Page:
“There is only one thing that makes a dream impossible to achieve: the fear of failure.” Paulo Coelho

Everybody has his/her own dreams.  You know what mine is? To sit on the beach, cold beer in hand, and write novels all day. It’s a good dream, isn’t it?  I mean, especially the beer part–who wouldn’t like that? Nahhh, I’m a week and two days sober, and it feels awesome 🙂

Seriously though…that’s my dream.  After my roommate/one of my best friends/lover treated me like a piece of shit, I am temporarily moved back home until I can go back to Roanoke, although I do already have a couple of offers down there thanks to some good friends–I’ll probably be back in the next month or two 🙂 Anyways, the first time I drove back up here, I straight up told my parents I didn’t want to teach–how that was everybody’s else dream for me–their expectations, not mine.  I told them I want to write.

It started in the sixth grade, during one of my class periods called Writer’s Workshop, during which I spontaneously decided I wanted to be a novelist.  Entertaining people with nothing but words had never crossed my mind before, yet suddenly the very idea of using language as a tool to do just that seemed enthralling.  I remember composing my first short story ever.  Inventing innovative characters, constructing vibrant new worlds—coming up with the most action-packed plots that would no doubt put big-budget Hollywood movies to shame.  Writing was such an innocently fun, fresh experience for me.  And it still is–my freedom, my passion, my identity.  When teachers asked me to complete the sentence “I am…” I always finished it with “writer.”  Because it’s just…me. And I’m pretty darn good at it 😉

So anyways…yeah, that’s what I’m gonna do 🙂 I’ve already started the process of publishing my first book, The Girl Who Could Change Fate.  I’m just waiting on my older brother *cough* Zach to get with the program and draw the cover out, even when he’s asking for 50% of royalties.  Everybody who has read the parts I’ve let them so far has always asked for more, so that’s definitely a good sign. It comes across as your cliche young adult novel, but anyone who knows how I write can probably identify that as being a parody–I hate cliches, and my story is one that specifically takes the narrator’s perspective from purposefully one-dimensional to more aware of everything and everyone by the end of the novel.  And those English majors, like me, who like to search out literary features–you can go straight ahead.

Anyways, this is the pitch so far–it’s still under construction–let me know what you think! (And for the record, don’t make fun of the names. When I write and a name automatically pops in my head, it immediately gives that character an identity…and it’s the biggest struggle to change the name….so I usually don’t).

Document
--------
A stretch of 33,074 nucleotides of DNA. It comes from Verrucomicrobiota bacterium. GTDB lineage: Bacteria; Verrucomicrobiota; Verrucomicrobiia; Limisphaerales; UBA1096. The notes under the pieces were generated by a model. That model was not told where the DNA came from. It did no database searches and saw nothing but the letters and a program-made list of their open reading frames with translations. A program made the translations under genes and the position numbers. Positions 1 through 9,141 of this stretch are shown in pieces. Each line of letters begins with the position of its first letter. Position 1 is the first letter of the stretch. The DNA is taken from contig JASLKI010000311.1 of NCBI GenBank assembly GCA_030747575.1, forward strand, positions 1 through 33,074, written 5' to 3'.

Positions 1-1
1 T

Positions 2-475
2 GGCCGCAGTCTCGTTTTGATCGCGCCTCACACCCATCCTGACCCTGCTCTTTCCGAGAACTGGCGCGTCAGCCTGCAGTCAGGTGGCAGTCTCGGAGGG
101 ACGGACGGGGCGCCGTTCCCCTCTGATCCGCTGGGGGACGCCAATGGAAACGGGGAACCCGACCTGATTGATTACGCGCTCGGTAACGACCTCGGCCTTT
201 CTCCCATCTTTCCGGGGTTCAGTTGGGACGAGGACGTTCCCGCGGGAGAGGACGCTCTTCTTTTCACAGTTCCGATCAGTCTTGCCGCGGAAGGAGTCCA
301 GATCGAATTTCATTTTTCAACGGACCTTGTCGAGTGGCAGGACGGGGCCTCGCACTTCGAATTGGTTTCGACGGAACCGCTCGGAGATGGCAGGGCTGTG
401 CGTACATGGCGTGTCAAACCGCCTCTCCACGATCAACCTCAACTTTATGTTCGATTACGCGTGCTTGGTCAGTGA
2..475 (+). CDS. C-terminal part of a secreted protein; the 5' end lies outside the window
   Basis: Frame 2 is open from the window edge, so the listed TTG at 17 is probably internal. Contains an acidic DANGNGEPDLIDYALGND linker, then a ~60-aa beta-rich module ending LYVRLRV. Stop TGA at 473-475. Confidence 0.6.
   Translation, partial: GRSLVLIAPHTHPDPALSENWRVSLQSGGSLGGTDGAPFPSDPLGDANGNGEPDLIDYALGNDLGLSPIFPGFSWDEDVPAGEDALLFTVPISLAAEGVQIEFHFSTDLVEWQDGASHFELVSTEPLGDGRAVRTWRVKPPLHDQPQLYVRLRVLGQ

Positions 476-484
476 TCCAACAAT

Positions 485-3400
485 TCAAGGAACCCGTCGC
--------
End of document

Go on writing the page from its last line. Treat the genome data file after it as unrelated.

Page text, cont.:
It’s your typical Monday morning at school, right before first block starts.  You are about to head into class…and then you see him, and you can’t help but gape in your googly-eyed goggle, with the little pool of drool barely dribbling from your mouth, and your heart sounding like someone’s playing the congas right next to you… aaaaand that’s when he shoves you into a locker.

 Bummer.

 What if “him” was your daydream boy, and you had the power to make him drop dead? Would you?

 …Yep, that’s right folks.  Lacey Joy White is your average, everyday teenager.  She unwillingly goes to school, tries to maintain at least a “D” in Chemistry, spends Friday nights creeping on her crush on Facebook, and overall struggles through that awkward stage of life called puberty.  She is ordinary, just like everybody else, except for one tiny, teensy little detail—she can change the future in small ways.  However, despite being able to wield such a godly gift, she chooses not to, and life tends to be normal.  Er—that is until she is introduced to the Fate Changing Regime (FCR), an organization which oversees the various users of Fate.

 Upon joining it, Lacey’s life suddenly descends into chaos.  She acquires a very pretty bull’s-eye mark on her back, as fanatical groups opposing the FCR will stop at nothing to eliminate Fate Changers.  On top of that, she finds herself trying (and failing) to ignore deepening feelings for the enigmatic Christian Angel, a young man in the Regime who can alter people’s thoughts.  Aaaand…she must also uncover the traitor in the FCR, one has been plotting a not-so-nice surprise for her for many years now…

Worse than all of this is that, in order to survive, she must use her gift…and resist the dark allure in her heart that comes with Changing Fate.

 A blend of humor, action, romance, and suspense, The Girl Who Could Change Fate explores values of friendship, love, and the journey of finding your own identity that every teenager goes through.

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2 Comments

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2 responses to ““There is only one thing that makes a dream impossible to achieve: the fear of failure.” Paulo Coelho

  1. jzee92

    I remember reading chapter 1 of this way back when! Send me a copy when it’s done!

    Like

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